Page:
Born in Genoa, Columbus became a sailor and planned an expedition to get to the eastern lands--a quick route to Asia or the Indies. Life was not easy and at times he was very poor while at others life was not so bad. At the age of twenty-five he was an experienced seaman--married into a good family with a wife who made her father’s charts and others documents available to him. Unfortunately, she died shortly after the birth of their son Diego. Columbus needed financial backing for his proposed expeditions. He had no success in Lisbon with King John so he went to Spain to present his proposal to King Ferdinand and Queen Isabella. In addition to money, Columbus made many other demands for his expedition and finally they were met. It was difficult getting a crew because of the fear of the unknown and the hard life aboard a ship, where there was little food, cramped quarters and plenty of work. He made several voyages, and as we know they were mainly to the Caribbean. He returned to Europe in disgrace, but then he traveled back to the Caribbean brought some riches and did not die in poverty. The final page debunks many of the myths and legends and presents the facts known about Columbus. This series, “Stories of Great People,” is set up with a sister and brother team (Digby and Hannah) who visit the Knicknack Market and its vendors. One of them, Mr. Rummage, has a “disorderly jumble of things”--all of which fascinate Digby. These objects serve as the lead in to a story about a famous person. The factual accounts are interspersed with reactions from the kids and the book is liberally illustrated. It has a table of contents, an index, a brief glossary and an introduction to the cast of characters. The design and format are more likely to get kids reading than are most biographies for this age group. 2008, Crabtree Publishing Company, Ages 8 to 12, $29.27 and $9.95. Reviewer: Marilyn Courtot (Children's Literature).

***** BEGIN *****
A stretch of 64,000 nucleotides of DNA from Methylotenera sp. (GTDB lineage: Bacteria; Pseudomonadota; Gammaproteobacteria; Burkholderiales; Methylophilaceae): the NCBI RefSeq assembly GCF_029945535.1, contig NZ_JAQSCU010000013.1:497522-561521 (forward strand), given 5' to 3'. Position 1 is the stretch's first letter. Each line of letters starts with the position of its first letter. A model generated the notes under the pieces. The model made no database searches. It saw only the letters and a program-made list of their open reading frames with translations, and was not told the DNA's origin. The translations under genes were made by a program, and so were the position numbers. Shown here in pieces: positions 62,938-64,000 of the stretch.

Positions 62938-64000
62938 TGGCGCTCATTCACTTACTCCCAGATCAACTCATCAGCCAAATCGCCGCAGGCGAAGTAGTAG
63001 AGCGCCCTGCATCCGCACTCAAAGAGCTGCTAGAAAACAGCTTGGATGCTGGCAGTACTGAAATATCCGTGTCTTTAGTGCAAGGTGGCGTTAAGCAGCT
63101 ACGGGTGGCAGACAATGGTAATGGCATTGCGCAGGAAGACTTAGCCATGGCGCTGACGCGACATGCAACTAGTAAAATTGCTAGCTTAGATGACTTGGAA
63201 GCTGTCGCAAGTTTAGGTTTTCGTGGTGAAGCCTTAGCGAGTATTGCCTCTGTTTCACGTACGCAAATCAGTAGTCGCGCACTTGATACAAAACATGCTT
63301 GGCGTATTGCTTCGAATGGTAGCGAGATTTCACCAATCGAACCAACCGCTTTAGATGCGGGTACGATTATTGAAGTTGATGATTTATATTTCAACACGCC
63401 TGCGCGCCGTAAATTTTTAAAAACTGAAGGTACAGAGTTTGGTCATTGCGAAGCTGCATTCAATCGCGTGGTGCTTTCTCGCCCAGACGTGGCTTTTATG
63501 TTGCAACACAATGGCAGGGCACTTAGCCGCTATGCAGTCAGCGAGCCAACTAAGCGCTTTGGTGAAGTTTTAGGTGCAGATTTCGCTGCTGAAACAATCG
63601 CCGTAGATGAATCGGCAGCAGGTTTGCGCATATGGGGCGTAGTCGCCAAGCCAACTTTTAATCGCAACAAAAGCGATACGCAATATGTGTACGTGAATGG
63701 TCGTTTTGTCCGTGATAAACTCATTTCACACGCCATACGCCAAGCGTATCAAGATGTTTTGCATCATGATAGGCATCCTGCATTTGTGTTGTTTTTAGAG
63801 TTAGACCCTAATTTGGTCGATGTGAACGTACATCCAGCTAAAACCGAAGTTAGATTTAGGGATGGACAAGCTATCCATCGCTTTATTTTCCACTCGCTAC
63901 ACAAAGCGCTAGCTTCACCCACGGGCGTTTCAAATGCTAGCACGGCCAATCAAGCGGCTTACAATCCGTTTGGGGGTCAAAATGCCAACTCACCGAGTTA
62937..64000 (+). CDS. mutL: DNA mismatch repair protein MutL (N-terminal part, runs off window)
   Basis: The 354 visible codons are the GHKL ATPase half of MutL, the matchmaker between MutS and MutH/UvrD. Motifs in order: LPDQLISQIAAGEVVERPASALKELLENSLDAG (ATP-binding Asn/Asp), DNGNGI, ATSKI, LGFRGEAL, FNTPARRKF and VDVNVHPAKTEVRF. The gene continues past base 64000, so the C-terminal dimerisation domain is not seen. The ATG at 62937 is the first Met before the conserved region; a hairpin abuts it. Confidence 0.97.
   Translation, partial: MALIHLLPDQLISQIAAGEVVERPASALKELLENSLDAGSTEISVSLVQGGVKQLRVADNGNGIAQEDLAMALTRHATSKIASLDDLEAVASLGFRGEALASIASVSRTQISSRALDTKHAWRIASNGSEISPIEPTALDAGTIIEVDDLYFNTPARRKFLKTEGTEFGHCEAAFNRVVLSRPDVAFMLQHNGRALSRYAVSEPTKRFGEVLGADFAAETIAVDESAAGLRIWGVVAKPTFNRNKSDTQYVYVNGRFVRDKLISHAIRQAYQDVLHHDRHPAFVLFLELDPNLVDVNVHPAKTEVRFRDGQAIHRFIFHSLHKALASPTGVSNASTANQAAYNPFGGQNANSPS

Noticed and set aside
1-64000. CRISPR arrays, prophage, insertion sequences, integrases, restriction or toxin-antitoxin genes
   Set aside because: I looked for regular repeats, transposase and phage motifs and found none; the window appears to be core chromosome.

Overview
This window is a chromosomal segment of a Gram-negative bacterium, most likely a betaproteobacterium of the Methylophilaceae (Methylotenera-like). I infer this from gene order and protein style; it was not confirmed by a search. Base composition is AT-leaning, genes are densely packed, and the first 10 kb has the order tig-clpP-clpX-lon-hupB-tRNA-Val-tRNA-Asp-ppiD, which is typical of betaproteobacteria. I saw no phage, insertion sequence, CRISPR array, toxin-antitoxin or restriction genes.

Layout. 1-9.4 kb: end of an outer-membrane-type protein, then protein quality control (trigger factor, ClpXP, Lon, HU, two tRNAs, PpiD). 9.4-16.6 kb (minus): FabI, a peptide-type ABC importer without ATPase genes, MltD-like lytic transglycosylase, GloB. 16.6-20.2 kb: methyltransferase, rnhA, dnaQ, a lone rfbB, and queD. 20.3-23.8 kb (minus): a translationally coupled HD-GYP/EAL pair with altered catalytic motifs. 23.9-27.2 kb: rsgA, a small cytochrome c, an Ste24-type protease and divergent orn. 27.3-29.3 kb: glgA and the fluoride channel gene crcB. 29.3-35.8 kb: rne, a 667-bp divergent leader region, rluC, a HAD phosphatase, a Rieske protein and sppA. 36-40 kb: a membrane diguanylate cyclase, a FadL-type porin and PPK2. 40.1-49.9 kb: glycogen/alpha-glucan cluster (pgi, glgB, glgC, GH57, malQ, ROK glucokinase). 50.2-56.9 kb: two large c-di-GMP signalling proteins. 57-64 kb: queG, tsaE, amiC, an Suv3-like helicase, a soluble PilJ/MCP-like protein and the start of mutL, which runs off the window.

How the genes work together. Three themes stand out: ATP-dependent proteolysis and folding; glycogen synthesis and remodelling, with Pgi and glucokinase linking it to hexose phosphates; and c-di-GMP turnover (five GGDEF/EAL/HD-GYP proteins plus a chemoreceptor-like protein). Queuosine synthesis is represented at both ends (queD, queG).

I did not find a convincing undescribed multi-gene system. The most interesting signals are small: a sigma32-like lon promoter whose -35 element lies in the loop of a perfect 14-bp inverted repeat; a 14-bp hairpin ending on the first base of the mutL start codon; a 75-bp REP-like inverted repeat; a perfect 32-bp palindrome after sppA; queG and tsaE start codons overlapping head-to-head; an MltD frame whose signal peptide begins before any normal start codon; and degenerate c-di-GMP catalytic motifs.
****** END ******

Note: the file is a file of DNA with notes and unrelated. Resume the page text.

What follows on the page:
Columbus: Opening Up the New World